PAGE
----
How, When, and Why Do You Need to Change Your Water Filter

Water filter removes chlorine taste, odor, zinc, copper, cadmium, and mercury from drinking water. Activated carbon filters, reverse osmosis, alkaline water ionizers, UV filters, and infrared filters are all options for soft water filtration. Pitcher water filters are popular and remove pollutants using granulated activated charcoal. Although they are inexpensive, the filter and cartridge must be replaced frequently.


The decision to replace your water filter is based on several factors. The estimated life cycle of water filters is usually measured in gallons of water. This is, however, just a recommendation based on typical water use. Since water use varies by household, this isn’t always a reliable measure. Several factors can influence the life of your filter. Take into account the following: ​

  • The overall state of your water in terms of pollutants and the amount of filtration needed.
  • If you have hard water (mineral-rich), which causes scale to form and clog the filter.
  • If you use far more water than the average family.
  • How well the water has been processed or filtered previously.

When an active carbon filter gets clogged (or can no longer attract particles and pollutants for whatever reason), it becomes inefficient and useless. When that happens, it’s time to replace it.


It’s probably time to change your water filter if you notice an odor in the water or if it takes on an unpleasant taste. There may also be a gradual drop in water pressure, signaling the need for a replacement. Of course. You could always depend on the visual indicator (found on clear-container filters) to tell you when the filter is dirty and needs to be replaced. Often double-check the manufacturer’s water use recommendations to ensure you haven’t gone overboard.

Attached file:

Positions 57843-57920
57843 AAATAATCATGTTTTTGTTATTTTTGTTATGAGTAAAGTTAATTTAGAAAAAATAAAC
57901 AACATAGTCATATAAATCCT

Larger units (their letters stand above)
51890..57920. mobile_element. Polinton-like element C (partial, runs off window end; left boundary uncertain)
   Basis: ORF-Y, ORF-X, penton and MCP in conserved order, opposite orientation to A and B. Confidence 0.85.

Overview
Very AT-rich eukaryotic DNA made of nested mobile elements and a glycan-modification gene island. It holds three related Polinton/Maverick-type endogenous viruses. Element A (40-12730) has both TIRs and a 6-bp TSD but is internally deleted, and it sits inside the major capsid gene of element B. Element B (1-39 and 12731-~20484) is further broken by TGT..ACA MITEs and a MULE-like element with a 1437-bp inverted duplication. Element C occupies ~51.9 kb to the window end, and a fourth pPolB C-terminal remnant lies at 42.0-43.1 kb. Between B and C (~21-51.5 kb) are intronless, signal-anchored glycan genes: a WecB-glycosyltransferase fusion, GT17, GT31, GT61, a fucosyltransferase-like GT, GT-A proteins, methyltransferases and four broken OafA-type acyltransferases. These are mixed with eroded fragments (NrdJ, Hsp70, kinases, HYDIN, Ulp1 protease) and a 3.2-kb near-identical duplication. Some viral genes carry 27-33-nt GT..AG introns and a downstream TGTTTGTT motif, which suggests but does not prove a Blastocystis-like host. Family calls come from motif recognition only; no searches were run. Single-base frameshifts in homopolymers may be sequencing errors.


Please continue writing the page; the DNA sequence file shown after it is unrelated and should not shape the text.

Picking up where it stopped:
Your water filtration system will work properly if you replace your water filter as required. However, you should always have a backup filter on hand for fast filter swaps. Water filters are marketed by brand, and the component or model number can be found in the system’s manual or on the manufacturer’s website with ease.

You’ll need to regularly refresh your water filter if you want to keep removing pollutants. Otherwise, the flow rate of the water created by the water filter system would slow down, resulting in a malfunctioning (or non-functioning) system.


It would go a long way to ensure that your drinking water is both clean and delicious. Carafes, faucets, sinks, and countertops all have styles. A water filter can range from as little as $20 to as much as $2,000. Filters from well-known brands such as Amway, Aquasana, Brita, GE, and Whirlpool treat water using various technical methods.

Market reports’ buying guides will assist you in determining which water filter is right for you. Until investing in a long-term water filter, think about installation, convenience, and water filter tests. These studies look at water quality, contaminant levels, and EPA drinking water norm comparisons. Your local or state health department may be able to provide you with free test kits so you can learn more about the water in your area.